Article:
The past 15 years have seen a near universal switch from film-screen mammography to digital mammography as the standard diagnostic tool in breast cancer screening. The digital version offers vastly improved contrast, making it far easier to detect the types of calcifications that are key to diagnosing ductal carcinoma in situ (DCIS), a preinvasive form of breast cancer that the American Cancer Society estimated accounted for about 15% of newly diagnosed female breast cancers in 2020. But physicians wondered: Is this more-sensitive mammography increasing the detection rate of DCIS? And has it affected the rate at which DCIS is upgraded to invasive cancer?
In the April 2021 issue of the American Journal of Roentgenology1, a team of physician-researchers at the University of Michigan and Emory University explored these questions and found that while digital mammography has led to a significant increase in both DCIS and high-grade DCIS detection, this heightened detection has not led to any major increases in upgrade rates.
“It was not a surprise to learn that [digital mammography] was not associated with a higher upgrade rate to invasive cancer,” stated Colleen H. Neal, MD, of the University of Michigan in Ann Arbor, and lead author of the study. “If anything, I was expecting that [digital mammography] might be associated with a lower upgrade rate to invasive cancer through the detection of more low- and intermediate-grade DCIS.”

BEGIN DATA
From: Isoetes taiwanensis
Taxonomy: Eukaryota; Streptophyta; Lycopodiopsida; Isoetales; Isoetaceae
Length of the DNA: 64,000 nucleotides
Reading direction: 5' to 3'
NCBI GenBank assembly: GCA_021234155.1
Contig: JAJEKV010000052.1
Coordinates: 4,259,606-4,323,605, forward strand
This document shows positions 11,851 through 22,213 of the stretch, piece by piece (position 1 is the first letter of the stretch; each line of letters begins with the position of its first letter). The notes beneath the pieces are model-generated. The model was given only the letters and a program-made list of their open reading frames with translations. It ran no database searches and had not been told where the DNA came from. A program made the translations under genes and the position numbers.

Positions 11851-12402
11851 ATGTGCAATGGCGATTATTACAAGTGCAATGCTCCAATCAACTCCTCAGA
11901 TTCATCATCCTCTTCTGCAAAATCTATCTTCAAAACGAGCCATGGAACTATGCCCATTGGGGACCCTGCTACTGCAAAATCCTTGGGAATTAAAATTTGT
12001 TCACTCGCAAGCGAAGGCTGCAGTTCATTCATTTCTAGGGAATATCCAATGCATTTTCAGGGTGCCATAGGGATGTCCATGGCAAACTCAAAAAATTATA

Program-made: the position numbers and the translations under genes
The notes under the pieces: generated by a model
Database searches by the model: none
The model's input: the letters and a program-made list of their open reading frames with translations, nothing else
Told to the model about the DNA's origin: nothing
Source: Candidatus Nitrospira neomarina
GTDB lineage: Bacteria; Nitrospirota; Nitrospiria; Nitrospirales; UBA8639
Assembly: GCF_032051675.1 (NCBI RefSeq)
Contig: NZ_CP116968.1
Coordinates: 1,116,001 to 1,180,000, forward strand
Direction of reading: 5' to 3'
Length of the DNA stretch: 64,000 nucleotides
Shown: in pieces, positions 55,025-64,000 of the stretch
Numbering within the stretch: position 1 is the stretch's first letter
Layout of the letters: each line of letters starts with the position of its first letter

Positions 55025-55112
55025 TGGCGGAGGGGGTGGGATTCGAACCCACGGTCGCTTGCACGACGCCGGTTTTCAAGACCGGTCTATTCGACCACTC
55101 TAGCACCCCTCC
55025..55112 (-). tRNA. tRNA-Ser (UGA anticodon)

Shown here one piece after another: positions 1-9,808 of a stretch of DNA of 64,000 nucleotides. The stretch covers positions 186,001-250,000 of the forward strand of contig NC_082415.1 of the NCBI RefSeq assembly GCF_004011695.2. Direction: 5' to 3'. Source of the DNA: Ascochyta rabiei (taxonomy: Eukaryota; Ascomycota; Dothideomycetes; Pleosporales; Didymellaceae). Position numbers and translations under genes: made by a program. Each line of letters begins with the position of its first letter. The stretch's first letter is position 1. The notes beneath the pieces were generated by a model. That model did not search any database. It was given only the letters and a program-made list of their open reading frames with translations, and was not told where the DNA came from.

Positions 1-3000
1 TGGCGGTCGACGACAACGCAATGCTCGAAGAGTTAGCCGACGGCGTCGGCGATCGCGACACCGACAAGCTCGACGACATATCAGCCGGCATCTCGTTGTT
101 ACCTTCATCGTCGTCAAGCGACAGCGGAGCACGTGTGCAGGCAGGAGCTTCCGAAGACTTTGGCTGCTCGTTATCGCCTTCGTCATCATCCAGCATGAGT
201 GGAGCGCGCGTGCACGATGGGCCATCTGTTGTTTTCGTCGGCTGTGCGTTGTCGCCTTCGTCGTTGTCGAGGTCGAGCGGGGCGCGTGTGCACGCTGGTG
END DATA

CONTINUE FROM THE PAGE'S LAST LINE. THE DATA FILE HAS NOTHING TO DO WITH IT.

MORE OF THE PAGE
To reach this conclusion, the researchers took a retroactive look at department records from the University of Michigan’s National Cancer Institute–designated cancer center. The review included mammograms evaluated from January 1, 2001 to December 31, 2014. During that time, 459,945 mammograms were captured—232,532 on film and 227,413 digitally, providing an intentionally even split in imaging approach.
Ultimately, 484 cases of DCIS were detected in the study pool and, of those, 33% were diagnosed through film-screen mammography and 67% through digital mammography; a 2-fold increase in detection that led the researchers to conclude that the digital tool does in fact detect DCIS at a higher rate. Only patients whose DCIS diagnosis was specifically tied to the mammographic detection of calcifications were included in the study conducted by Dr Neal and colleagues — excluding, for example, DCIS diagnoses originating from other forms of detection, such as excisional biopsy, and patients who had experienced ipsilateral breast cancer within the prior 2 years.
The researchers also evaluated the upgrade rate from DCIS to invasive breast cancer between film-screen mammography and digital mammography. In both cases, the upgrade rate was 10%, showing that cancer grading remained stable regardless of the nature of the mammogram used in initial detection.
This article originally appeared on Cancer Therapy Advisor